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Crabber snags underwater drone in Chesapeake Bay

Whether it's for military or civilian use remains unclear.

Was it a Remus 100? (Photo courtesy of EMMA Foundation)
A potential future use of drones was accidentally discovered by a Maryland crabber this week.

According to the Kent County News, waterman David Haas snared a defense contractor’s underwater drone while crabbing under the Chesapeake Bay Bridge. The seafaring drone, which is technically an Autonomous Underwater Vehicle (AUV), appeared to be an upside-down sailboat at first, Haas’ wife told the News:

She said her husband brought home a 6- to 7-foot bright yellow tube with fins on the end. After inspecting it, a crew member found a service number on its underside and called it.
“We were a little concerned because it could have been very valuable and belong to someone,” Laurie Haas said.

Turns out, the drone belonged to Northrop Grumman. A spokesman told the Baltimore Sun that Haas inadvertently intercepted the drone after it completed its underwater mission. The couple eventually returned the drone to Northrop’s Annapolis office, but that still leaves the mystery of what is was up to.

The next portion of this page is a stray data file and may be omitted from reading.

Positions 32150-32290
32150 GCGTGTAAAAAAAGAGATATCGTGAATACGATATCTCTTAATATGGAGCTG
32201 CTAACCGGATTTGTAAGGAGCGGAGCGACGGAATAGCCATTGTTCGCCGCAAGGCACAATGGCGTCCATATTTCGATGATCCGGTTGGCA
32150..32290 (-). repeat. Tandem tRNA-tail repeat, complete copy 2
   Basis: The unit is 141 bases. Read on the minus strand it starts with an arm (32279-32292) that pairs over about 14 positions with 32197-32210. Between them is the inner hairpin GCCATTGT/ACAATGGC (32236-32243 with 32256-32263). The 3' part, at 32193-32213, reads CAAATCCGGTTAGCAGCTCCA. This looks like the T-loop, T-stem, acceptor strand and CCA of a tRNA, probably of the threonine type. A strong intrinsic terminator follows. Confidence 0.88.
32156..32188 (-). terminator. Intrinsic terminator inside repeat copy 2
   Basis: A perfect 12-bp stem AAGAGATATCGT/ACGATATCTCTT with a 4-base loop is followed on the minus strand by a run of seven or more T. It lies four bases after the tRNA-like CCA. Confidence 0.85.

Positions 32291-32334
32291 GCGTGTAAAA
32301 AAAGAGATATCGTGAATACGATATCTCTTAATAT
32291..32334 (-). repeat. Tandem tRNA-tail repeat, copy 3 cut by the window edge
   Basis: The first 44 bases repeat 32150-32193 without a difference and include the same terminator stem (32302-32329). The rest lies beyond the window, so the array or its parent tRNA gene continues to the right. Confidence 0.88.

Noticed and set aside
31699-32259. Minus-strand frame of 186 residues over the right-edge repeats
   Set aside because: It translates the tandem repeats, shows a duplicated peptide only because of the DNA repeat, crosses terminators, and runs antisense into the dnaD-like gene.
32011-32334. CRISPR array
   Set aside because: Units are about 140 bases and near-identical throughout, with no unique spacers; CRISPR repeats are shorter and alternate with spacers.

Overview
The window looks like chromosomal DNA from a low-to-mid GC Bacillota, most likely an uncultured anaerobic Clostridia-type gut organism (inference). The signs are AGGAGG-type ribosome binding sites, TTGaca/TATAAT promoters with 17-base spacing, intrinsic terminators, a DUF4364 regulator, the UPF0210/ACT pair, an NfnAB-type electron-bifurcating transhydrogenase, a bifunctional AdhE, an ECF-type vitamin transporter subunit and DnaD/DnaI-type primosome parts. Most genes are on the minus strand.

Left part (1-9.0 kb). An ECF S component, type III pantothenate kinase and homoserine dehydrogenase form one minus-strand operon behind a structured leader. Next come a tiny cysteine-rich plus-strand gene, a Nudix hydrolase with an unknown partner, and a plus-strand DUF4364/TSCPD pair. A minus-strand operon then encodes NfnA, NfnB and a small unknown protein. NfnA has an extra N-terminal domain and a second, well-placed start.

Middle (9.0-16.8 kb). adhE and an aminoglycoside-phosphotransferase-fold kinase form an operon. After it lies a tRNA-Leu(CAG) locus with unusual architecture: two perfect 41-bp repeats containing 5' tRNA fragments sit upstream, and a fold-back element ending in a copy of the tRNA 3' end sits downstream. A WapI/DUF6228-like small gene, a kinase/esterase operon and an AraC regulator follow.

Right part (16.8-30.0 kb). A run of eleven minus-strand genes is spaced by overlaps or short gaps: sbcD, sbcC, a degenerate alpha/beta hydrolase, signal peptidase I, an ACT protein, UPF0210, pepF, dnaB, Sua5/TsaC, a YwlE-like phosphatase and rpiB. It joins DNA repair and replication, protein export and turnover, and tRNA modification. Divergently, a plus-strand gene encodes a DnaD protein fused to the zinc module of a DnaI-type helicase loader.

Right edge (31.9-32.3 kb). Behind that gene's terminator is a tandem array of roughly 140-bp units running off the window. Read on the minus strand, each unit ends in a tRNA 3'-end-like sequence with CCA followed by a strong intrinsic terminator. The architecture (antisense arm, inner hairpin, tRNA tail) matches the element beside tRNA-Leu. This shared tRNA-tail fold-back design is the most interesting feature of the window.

Vice’s Jason Koebler believes the photographs and description from Laurie Haas most closely resemble a REMUS 100 from Norwegian contractor Konsberg Gruppen.

The model is more small and stealthy than other REMUS offerings, and features a full suite of sensors. For the military, the drone has been used for sonar-based mapping and mine detection. But the drone also has potential civilian uses, such as environmental monitoring.
In the polluted and military-surrounded Bay, it’s basically a toss-up as to which function this particular mission was carrying out.

Companies: Northrop Grumman
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